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Estimating the Potential Habitat of Breeding Egrets and Herons (Family Ardeidae) for Urban Forest Management in Daejeon Metropolitan City, Korea

PJZ_54_5_2069-2076

Estimating the Potential Habitat of Breeding Egrets and Herons (Family Ardeidae) for Urban Forest Management in Daejeon Metropolitan City, Korea

Man-Seok Shin1, Hyun-Ju Cho2 and Eun-Jae Lee3*

1Divison of Ecological Information, National Institute of Ecology, Seocheon-gun 33657, Republic of Korea

2Dept. Urban Planning and Landscape Architecture, Daegu University, Gyeongsan 38453, Republic of Korea

3Sustainability Research Dept., Daejeon Sejong Research Institute, Daejeon 34863, Republic of Korea

ABSTRACT

Potential breeding habitat of egrets and herons was evaluated using the Maximum Entropy Model (MaxEnt). Model output can help guide management of nuisance egret and heron rookeries in urban forests of Daejeon Metropolitan City, Korea. This study examined 126 locations regarded as breeding sites of egrets and herons at the nationwide census conducted by the National Institute of Environmental Research between 2019 and 2020. In addition, 252 randomly selected locations were used to identify the significant variables among a total of 15 environmental variables within 4 factors (topography, natural environment, distance and climate). Twelve variables were significantly different between the breeding and randomly selected points. The final 10 variables were selected through Pearson’s correlation analysis. Using MaxEnt, breeding area was estimated using the 10 selected variables in Daejeon. The area under the receiver operating characteristic curve (AUC) was 0.950, which was the average value through 10-fold cross-validation to estimate the model reliability. The potential breeding habitat for egrets and herons was estimated to be 106.69 km2 (19.76% of the total area) in Daejeon. Within the estimated potential habitat, 11.82 km2 (12.46%) were less than 50 m from the residential district while 79.85 km2 (88.92%) were more than 50m from the residential district. Discriminative management strategies considering the breeding location of egrets and herons should be applied not only to minimize conflicts with residents, but also to maintain stable egret and heron breeding sites in Daejeon, Korea. Also, our study can be used to select suitable alternative breeding habitat for egrets and herons without conflicts in urban forests.


Article Information

Received 14 May 2021

Revised 21 June 2021

Accepted 09 July 2021

Available online 22 October 2021

(early access)

Published 24 May 2022

Authors’ Contribution

MSS and EJL designed the study. MSS, HJC and EJL collected and analyzed the data. MSS and EJL wrote the paper. HJC revised the paper.

Key words

Egrets and herons, MaxEnt, Potential habitat, Residential district

DOI: https://dx.doi.org/10.17582/journal.pjz/20210514070521

* Corresponding author: wildlife@dsi.re.kr

0030-9923/2022/0005-2069 $ 9.00/0

Copyright 2022 by the authors. Licensee Zoological Society of Pakistan.

This article is an open access article distributed under the terms and conditions of the Creative Commons Attribution (CC BY) license (https://creativecommons.org/licenses/by/4.0/).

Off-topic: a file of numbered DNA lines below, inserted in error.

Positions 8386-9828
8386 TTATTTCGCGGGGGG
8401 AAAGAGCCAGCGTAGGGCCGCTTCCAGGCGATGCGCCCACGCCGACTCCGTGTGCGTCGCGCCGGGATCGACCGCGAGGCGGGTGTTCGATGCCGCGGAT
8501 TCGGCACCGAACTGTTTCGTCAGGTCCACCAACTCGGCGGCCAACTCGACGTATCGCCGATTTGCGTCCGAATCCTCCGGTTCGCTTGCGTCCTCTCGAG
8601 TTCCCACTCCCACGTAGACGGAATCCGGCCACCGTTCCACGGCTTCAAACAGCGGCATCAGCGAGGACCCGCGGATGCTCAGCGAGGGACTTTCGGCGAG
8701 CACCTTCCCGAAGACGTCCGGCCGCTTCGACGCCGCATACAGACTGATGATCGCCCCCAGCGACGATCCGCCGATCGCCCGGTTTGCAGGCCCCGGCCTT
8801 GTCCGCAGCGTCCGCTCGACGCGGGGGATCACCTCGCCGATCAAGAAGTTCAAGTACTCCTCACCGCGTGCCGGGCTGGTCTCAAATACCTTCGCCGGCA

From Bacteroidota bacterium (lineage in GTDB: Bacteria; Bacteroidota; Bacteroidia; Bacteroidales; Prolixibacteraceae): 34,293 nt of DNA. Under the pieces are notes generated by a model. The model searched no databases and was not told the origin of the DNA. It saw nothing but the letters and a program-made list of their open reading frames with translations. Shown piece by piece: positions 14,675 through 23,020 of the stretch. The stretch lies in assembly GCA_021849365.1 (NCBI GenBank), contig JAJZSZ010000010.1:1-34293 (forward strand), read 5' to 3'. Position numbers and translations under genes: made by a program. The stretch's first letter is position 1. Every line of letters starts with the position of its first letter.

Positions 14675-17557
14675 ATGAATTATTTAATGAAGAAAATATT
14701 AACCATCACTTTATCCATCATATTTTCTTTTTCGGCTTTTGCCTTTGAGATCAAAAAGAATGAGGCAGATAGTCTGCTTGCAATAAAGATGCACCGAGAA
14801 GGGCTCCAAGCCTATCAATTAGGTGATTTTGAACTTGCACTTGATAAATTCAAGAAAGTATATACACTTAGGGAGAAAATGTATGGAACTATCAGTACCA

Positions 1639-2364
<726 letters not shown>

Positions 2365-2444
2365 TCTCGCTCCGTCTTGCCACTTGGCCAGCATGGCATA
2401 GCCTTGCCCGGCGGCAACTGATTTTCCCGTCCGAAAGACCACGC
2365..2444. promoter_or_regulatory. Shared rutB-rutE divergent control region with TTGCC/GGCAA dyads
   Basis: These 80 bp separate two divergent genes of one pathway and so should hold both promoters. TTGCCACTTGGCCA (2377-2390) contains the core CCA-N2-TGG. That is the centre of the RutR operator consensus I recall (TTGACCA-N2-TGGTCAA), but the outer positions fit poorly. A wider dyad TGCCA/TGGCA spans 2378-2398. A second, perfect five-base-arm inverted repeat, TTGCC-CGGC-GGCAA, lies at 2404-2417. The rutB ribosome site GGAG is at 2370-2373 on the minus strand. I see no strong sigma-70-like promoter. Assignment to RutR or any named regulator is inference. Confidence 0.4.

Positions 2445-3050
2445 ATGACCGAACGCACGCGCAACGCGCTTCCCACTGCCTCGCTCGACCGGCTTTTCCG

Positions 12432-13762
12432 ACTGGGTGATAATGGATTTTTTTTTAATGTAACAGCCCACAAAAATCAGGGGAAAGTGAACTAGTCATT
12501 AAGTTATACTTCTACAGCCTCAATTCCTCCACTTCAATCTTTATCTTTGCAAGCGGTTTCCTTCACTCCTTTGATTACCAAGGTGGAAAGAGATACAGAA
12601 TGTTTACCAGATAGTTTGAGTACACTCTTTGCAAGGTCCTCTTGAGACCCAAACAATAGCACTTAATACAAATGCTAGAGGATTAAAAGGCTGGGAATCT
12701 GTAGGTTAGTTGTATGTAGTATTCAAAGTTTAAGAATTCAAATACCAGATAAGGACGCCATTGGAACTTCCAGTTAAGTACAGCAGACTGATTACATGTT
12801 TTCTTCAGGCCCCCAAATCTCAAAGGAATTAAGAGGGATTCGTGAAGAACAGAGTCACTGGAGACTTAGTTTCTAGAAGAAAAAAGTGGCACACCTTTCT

INTRODUCTION

Predicting the distribution of species is central to diverse applications in ecology, evolution, and conservation science (Elith et al., 2006). Over the last several decades, the interest in species distribution models (SDMs) of plants and animals has grown dramatically (Guisan and Thuiller, 2005; Franklin, 2010). This has resulted from the growing need for information on the geographical distribution of biodiversity as well as new and improved techniques and data suitable for addressing this need, such as- remote sensing, global positioning system technology, geographic information systems, and statistical learning methods (Franklin, 2010). These methods have been used widely to interpolate sparse biological surveys in space to use the predicted distributions for conservation planning, reserve design, and impact and risk analysis (Franklin, 2010).

Species distribution models are tools that combine observations of species occurrence or abundance with environmental estimates. They include a correlative, process-based, and mechanistic models (Guisan and Zimmermann, 2000; Kleidon and Mooney, 2000). Among them, correlative models, such as the generalized linear model (GLM), generalized additive model (GAM), genetic algorithm for rule-set prediction (GARP), environmental-niche factor analysis (ENFA) and maximum entropy model (MaxEnt) are used widely (McCullagh and Nelder, 1989; Hastie and Tibshirani, 1990; Phillps et al., 2006; Kearney and Porter, 2009). These algorithms can be applied in modeling potential habitat for a diversity of species from uplands to wetlands, including water birds (Maleki et al., 2016).

Long-legged waterbirds, including egrets and herons, are important components of the breeding bird community found in numerous wetlands and woodlands in Korea. Of the 72 egret and heron species recorded in the world, 19 species are observed in Korea (Lee et al., 2014). Among them, 6 species, black-crowned night heron (Nycticorax nycticorax), cattle egret (Bubulcus ibis), great egret (Egretta alba), intermediate egret (E. intermedia), little egret (E. garzetta), and grey heron (Ardea cinerea), commonly breed in the urban forests of Korea. In the nationwide monitoring and research for egrets and herons between 2019 and 2020 conducted by the National Institute of Environmental Research, 35,512 nests at 148 breeding sites were recorded in Korea. Also, they preferred small-sized and low-altitude mountains, so urban forests could be one of the suitable breeding sites in Korea (National Institute of Environmental Research, 2021).